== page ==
https://www.theatlantic.com/science/archive/2020/03/plasma-blood-covid-19-survivors/609007/

                I don’t expect Trump to know about the easy ventilators or any of these things. He is doing what the professionals say, but he is having ventilators that require oxygen and health care monitoring and there is no way ever – even in the future – there will be enough trained people to run them.

                There is a financial incentive to keep expensive medical equipment, but there is nobody who has contacted him and given him a quicker, simpler, cheaper way to do things.

                Doctors are being worked like interns and they are older and may genuinely die.

              2. Yes, i thought though that the Italian problem was concentrated in the North and that the North has very high rates of atmospheric pollution. One of the worst levels in Europe. China of course has also been famous for very high levels of air pollution.

                I’d think that respiratory and cardiovascular diseases would be widespread as a result. Add to that cocktail, the fact that Italy has the oldest population in Europe. Little surprise perhaps that Northern Italy has high death rates.

                i wonder if young people who vape also have higher risk? Vaping is allegedly associated with a high risk of lung damage

                Obesity (metabolic disease) is also a risk but there’s no quick fix for that. Moving to a low pollution area might be a possibility for some people and using air purifiers might be some help though. Hmmm – buying an air purifier now is not easy, not where I live anyway.

  12. Pu es yo creo que todo en exceso es malo mi abuela duro 90 años fue una mujer que le gusto la agricultura y las pesca y su alimentación fue de todo un poco ella pescaba y se alimentaba de estos pescados también le gustaba mucho los plátanos verdes, maduros ella cultivaba el maíz y hacía arepas de maíz , comía pollo , carne de cerdo, de res tenía una huerta casera donde había legumbres frijoles, lentejas, a diferencia que en sus tiempos pues todo era cultivado natural sin químicos los animales eran criados con las sobras de la casa digamos las gallinas las vacas con pastos los peces pues eran sacados del río y pues duró 90 años mi madre hoy dia tiene 85 y fue criada igual yo creo que nada hace daño de estos alimentos pero si fijarse si son orgánicos y no comerlos en exceso sino que hay que variar las comidas hacer ejercicios tomar mucha agua evitar el azúcar tomar té de ajo,jengibre en las mañanas muchas veces tu estómago es lleno de gases y no sabes por qué y el te de ajo y jengibre te ayudan a eliminar estos gases también es importante limpiar el estomago purgando hay que limpiarlo así como cuando nos bañamos todos los días debemos también debemos limpiar nuestro estómago.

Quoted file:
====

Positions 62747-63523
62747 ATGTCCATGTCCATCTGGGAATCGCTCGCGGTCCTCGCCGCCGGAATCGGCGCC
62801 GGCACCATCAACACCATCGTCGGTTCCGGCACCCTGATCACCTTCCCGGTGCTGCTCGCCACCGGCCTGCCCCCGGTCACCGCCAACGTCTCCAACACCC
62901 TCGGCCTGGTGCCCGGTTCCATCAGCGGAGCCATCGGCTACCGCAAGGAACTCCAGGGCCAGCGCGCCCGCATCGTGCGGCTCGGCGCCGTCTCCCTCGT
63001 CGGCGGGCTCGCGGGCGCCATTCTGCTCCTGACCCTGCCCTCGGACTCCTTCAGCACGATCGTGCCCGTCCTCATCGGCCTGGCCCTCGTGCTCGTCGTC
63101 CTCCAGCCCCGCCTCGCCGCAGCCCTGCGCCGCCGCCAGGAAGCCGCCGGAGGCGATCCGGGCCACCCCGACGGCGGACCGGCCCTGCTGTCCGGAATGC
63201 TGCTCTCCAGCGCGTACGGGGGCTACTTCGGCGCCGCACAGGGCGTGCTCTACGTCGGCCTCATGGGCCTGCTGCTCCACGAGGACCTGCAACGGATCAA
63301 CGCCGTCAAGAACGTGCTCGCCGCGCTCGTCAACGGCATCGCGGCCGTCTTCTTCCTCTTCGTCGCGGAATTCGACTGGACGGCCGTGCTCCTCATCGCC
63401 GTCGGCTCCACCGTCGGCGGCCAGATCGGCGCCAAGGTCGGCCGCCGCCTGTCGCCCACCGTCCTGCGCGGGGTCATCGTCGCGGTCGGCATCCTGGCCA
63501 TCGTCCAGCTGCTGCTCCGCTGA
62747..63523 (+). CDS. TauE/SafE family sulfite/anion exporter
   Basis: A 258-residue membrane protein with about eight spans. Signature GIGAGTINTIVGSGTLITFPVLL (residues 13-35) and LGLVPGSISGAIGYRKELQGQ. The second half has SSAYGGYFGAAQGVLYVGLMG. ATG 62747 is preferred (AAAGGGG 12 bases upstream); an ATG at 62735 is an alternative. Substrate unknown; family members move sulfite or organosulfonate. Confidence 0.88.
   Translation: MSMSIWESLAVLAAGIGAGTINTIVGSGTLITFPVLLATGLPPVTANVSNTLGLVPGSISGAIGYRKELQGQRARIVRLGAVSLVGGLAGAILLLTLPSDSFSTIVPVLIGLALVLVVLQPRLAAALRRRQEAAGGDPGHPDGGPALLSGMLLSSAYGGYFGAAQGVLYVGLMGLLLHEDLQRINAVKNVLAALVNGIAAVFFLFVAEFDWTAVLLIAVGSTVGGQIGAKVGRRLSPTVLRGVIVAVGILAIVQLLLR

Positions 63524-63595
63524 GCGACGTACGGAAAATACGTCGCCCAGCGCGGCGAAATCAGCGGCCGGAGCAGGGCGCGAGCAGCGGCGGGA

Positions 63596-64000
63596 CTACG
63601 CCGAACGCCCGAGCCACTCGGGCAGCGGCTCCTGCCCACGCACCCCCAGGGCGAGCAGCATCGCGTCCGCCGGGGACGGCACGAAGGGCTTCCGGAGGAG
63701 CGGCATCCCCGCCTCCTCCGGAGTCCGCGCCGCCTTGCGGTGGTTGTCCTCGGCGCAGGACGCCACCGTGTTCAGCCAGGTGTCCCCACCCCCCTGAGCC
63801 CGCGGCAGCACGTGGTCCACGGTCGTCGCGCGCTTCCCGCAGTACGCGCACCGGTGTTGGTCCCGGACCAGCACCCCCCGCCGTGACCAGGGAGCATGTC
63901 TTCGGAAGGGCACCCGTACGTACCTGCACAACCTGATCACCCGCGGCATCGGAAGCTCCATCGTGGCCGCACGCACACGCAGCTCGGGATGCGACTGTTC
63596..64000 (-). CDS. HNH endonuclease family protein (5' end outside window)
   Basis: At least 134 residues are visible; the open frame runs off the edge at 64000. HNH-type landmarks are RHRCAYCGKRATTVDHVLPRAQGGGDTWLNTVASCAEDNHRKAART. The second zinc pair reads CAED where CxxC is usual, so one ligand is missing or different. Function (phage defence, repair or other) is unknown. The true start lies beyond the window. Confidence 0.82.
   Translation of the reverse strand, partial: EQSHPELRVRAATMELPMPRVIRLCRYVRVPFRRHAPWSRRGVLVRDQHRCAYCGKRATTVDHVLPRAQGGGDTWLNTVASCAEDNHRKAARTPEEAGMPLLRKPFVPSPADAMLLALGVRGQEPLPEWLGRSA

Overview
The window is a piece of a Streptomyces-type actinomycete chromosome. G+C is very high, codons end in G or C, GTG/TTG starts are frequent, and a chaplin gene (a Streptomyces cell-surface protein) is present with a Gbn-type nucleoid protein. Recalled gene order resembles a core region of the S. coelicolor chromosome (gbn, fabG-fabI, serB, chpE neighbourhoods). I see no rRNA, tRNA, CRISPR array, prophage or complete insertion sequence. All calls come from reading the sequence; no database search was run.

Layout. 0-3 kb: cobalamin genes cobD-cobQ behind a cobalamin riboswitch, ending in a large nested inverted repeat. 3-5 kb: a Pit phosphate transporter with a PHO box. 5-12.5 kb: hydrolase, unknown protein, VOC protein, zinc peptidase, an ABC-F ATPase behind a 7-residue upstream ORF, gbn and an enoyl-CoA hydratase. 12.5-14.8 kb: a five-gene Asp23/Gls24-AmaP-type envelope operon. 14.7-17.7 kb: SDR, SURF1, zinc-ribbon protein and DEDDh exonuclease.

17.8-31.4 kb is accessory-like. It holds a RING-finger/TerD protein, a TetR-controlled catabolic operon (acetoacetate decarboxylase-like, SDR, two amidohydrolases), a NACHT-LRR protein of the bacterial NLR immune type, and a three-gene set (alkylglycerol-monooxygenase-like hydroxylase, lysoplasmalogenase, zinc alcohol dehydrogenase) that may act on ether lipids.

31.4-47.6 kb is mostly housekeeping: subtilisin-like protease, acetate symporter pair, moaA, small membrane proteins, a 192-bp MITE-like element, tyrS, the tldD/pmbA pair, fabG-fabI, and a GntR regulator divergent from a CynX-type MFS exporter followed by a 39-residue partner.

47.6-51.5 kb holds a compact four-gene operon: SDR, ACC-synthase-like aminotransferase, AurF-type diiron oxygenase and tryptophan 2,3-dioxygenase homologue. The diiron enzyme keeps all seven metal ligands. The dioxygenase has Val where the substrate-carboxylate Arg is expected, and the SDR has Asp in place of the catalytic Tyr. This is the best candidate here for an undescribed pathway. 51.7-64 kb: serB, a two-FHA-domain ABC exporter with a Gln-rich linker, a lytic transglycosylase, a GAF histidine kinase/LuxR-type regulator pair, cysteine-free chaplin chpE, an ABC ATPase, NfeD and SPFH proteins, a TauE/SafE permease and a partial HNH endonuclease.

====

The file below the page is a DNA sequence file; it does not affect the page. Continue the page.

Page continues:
13. Just to add to your comments.. yes, I agree that in coming weeks/months different challenges may be added to the scenario. Having available ventilators is not entirely the answer either. The survival rate in coming off ventilation is not great as I understand it, and would require therapy for quite some time probably.

    Best plan that I can see is to not get sick… people have to be convinced that this is a very serious situation and be willing to applying extraordinary effort in protecting themselves and others.

    1. Barb,

      Yes, not getting sick is the most important thing.

      That being said, I had 4 people who I interact with who were exposed to COVID-19 at their essential job this week.

      The rapid result testing will be what helps the most because in each of those cases the test results took so long to come back that many people were exposed.